As we settle into 2016 we reflect on recent activities from the past year…
Over the holiday season many of us have indulged in a range of winter comfort foods and festive treats, from turkey and sprouts to mince pies and puddings. In the lead up to the Christmas break visitors were invited to Special Collections for our third and final Explore Your Archives event of the year, with the focus of the afternoon being (somewhat appropriately) food! The material on display covered areas such as the cultivation of food, food preparation, household management, food supplies, consumption of food (including some fine dining), and food relief.
Beginning with a section on cultivation, one of the first items was a plan and catalogue for trees in the kitchen gardens at Broadlands from 1769 which, incidentally, coincided with work done on the estate by ‘Capability’ Brown whose 300th anniversary will be celebrated later in the year. This was followed by a selection of material relating to the management of crops and livestock.
The United Nations has declared 2016 the International Year of Pulses, with the aim being to “promote broad discussion and cooperation at the national, regional and global levels to increase awareness and understanding of the challenges faced by pulse farmers, be they large scale farms or small land holders.” As the planet’s population continues to increase, pulses such as beans, lentils and peas, are recognised as a sustainable crop which provide a low-fat source of protein, fibre, vitamins and minerals.
The Perkins Agricultural Library, which primarily supports research on the general practice and improvement of agriculture in the 18th and 19th centuries, also holds a range of material focusing on areas such as household management. On display was William Ellis’ The country housewife’s family companion (London, 1750) which contains the following useful tips for preserving broad beans and peas: “To preserve broad beans and pease dry: take them out of their pods before they are ripe and while their skin is green strip them of their skin and dry them thoroughly in the sun; rub them all over with winter-savory, and barrel them up in straw or chaff, or without either, provided you keep the air from them. In winter or spring, or when they are wanted, soak them six hours in warm water, and then boil them for eating…” [Perkins TX 151]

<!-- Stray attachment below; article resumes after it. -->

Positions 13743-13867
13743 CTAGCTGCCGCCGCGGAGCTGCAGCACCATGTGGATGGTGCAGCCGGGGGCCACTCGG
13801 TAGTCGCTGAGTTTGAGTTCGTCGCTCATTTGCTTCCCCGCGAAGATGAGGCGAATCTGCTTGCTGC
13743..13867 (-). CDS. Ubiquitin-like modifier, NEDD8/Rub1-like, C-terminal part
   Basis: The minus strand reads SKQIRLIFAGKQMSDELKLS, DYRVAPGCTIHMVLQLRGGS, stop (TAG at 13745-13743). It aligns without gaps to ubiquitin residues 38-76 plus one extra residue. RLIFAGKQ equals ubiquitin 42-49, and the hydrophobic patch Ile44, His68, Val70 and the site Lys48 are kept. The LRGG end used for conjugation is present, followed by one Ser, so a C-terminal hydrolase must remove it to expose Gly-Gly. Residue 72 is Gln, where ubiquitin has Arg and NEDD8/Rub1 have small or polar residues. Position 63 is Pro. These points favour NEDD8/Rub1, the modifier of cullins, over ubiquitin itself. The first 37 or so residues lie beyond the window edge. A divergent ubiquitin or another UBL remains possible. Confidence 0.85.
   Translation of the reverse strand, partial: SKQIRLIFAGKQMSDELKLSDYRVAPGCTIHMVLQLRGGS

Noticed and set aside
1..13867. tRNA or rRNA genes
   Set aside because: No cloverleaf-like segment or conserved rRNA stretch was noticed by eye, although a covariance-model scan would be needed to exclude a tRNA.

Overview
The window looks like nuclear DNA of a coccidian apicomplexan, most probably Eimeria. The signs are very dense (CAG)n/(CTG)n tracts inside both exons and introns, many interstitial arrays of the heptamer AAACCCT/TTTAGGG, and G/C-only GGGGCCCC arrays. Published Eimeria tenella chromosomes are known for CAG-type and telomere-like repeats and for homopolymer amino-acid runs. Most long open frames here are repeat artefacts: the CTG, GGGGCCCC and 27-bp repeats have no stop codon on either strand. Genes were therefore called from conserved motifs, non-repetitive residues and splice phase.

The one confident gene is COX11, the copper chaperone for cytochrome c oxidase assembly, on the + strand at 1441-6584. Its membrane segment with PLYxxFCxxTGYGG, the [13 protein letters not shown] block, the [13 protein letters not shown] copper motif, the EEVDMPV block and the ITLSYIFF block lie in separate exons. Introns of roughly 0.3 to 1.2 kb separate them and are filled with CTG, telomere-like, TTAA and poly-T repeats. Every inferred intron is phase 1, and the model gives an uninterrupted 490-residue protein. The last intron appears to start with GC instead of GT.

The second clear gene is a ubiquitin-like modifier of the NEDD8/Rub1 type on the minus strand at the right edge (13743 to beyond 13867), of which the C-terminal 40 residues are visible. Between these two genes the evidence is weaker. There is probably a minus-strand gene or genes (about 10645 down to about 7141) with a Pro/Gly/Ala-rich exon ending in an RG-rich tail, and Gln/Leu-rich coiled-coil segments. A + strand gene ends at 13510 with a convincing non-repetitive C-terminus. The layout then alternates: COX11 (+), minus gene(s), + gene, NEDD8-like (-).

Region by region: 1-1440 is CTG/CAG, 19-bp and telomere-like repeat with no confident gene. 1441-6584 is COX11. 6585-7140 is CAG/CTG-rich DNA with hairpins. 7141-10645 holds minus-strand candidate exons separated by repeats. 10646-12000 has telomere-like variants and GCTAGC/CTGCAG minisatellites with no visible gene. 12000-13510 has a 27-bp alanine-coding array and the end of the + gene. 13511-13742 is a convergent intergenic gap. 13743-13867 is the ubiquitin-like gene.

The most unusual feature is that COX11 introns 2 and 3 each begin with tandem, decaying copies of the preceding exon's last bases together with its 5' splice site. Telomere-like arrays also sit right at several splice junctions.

A highlight from the selection of cook books and recipes was Florence Greenberg’s classic Jewish Cookery Book. First published in 1947, the book proved hugely popular with post war Anglo-Jewish households, bringing a mix of British and continental cooking. She described the Jewish influences as being seen clearly in the fish dishes, sauces and puddings.
There were also many examples of fine dining drawn from the papers of third Viscount Palmerston, Lady Swaythling, Lord Mountbatten, and W.W.Ashley and Cunard cruise ships, including menus, dinner books, and letters reporting on dinner parties and social gatherings. In contrast, somewhat less savoury culinary descriptions were to be found among the journals of William Mogg. Written during his time on Captain Edward Parry’s expeditions to the Arctic in the 1820s, Mogg describes methods used to thaw the crew’s frozen supplies — leaving them in a fire hole for three days — as well as the Christmas festivities enjoyed by the crew.
The visit to Special Collections was followed by a talk by Chris Woolgar who provided a highly engaging and comprehensive analysis of a number of the items on display. The evening was then rounded off with some tea and seasonal treats!
As we plan events for the year ahead we would like to thank everyone who attended our open afternoons over the past few months. Details of forthcoming events will be announced on our blog and website in the near future.
We hope to see you in Archives soon!